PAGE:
Case study of an intense african easterly wave

Gareth Berry, Chris Thorncroft

Research output: Contribution to journalArticleResearchpeer-review

144 Citations (Scopus)

Abstract

The life cycle of an intense African easterly wave (AEW) over the African continent is examined using European Centre for Medium-Range Weather Forecasts (ECMWF) operational analyses, Meteosat satellite images, and synoptic observations. This system, the strongest AEW of 2000, can be tracked from central North Africa into the eastern Atlantic Ocean, where it is associated with the genesis of Hurricane Alberto. Synoptic analysis of the kinematic and thermodynamic fields is supplemented by analysis of potential vorticity (PV), allowing exploration at the role of multiple scales in the evolution of this AEW. The authors analysis promotes the division of the AEW life cycle into three distinctive phases. (i) Initiation: The AEW development is preceded by a large convective event composed of several mesoscale convective systems over elevated terrain in Sudan. This convection provides a forcing on the baroclinically and barotropically unstable state that exists over tropical North Africa. (ii) Baroclinic growth: A low-level warm anomaly, generated close to the initial convection, interacts with a midtropospheric strip of high PV that exists on the cyclonic shear side of the African easterly jet, which is consistent with baroclinic growth. This interaction is reinforced by the generation of subsynoptic scale PV anomalies by deep convection that is embedded within the baroclinic AEW structure. (iii) West coast development: Near the West African coast, the baroclinic structure weakens, but convection is maintained. The midtropospheric PV anomalies embedded within the AEW merge with one another and with PV anomalies that are generated by convection over topography ahead of the system. These mergers result in the production of a significant PV feature that leaves the West African coast and rapidly undergoes tropical cyclogenesis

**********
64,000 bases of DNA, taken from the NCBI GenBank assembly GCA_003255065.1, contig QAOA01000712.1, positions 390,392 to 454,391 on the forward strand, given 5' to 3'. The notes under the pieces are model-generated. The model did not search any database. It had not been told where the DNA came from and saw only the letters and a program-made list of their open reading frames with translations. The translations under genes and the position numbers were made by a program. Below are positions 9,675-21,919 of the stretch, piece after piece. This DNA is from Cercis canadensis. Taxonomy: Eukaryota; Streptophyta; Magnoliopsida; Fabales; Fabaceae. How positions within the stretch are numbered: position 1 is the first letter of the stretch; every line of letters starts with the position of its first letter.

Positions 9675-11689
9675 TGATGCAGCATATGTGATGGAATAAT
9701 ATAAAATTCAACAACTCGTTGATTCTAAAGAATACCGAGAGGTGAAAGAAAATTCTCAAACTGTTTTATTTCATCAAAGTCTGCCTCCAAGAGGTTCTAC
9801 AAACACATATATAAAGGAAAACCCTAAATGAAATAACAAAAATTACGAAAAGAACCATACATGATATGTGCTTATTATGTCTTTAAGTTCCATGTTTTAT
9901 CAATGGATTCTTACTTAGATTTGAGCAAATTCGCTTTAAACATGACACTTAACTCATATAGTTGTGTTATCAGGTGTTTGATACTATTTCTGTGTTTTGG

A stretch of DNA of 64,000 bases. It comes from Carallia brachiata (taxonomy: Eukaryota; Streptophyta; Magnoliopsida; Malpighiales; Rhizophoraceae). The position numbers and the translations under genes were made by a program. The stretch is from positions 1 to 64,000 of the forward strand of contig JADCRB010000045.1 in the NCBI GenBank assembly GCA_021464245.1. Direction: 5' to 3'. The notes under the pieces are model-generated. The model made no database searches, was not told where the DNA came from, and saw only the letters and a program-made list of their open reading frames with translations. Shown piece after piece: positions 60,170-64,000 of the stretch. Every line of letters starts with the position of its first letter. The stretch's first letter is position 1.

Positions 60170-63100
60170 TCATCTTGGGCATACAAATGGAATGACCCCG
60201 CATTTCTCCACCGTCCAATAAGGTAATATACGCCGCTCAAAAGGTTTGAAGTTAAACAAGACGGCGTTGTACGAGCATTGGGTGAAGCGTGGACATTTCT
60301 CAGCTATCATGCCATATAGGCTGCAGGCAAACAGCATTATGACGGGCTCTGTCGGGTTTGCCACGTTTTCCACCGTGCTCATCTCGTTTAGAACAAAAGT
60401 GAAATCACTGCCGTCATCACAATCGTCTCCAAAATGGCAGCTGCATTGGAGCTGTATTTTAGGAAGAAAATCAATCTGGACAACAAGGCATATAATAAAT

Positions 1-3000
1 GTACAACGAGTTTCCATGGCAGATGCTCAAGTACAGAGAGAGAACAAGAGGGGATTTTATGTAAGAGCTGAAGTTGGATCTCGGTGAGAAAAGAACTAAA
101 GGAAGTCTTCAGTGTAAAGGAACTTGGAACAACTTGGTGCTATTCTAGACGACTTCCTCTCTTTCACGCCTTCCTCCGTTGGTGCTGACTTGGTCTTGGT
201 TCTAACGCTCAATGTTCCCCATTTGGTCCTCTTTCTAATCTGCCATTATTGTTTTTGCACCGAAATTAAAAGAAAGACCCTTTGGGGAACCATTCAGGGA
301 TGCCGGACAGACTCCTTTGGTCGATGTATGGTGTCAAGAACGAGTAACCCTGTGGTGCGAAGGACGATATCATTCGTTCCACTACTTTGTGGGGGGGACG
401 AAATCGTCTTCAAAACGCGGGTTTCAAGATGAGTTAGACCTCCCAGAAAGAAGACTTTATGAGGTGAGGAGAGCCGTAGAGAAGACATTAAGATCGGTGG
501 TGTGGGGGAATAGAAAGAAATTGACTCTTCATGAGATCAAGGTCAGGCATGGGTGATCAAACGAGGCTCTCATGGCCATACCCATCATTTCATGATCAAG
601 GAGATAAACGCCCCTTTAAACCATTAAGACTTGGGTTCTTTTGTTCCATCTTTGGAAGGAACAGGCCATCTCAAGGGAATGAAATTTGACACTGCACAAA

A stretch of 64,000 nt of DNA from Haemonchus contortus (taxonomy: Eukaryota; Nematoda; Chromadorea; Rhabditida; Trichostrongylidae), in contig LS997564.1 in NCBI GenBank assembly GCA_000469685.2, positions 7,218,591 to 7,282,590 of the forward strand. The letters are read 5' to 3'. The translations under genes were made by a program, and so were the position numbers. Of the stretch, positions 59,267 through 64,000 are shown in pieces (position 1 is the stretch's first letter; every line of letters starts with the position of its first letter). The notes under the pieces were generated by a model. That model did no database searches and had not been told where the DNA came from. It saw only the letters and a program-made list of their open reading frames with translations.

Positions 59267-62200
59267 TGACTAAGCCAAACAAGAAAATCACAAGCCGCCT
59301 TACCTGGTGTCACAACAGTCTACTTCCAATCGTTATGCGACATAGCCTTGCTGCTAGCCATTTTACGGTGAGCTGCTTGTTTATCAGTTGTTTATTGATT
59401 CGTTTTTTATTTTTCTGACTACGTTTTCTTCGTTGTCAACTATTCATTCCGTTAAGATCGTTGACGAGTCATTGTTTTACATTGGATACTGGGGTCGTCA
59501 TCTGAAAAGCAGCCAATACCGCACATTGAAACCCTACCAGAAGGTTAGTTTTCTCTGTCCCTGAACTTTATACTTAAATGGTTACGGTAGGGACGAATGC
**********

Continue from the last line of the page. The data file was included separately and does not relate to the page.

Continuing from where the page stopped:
Original languageEnglish
Pages (from-to)752 - 766
Number of pages15
JournalMonthly Weather Review
Volume133
Issue number4
DOIs
Publication statusPublished - 2005
Externally publishedYes

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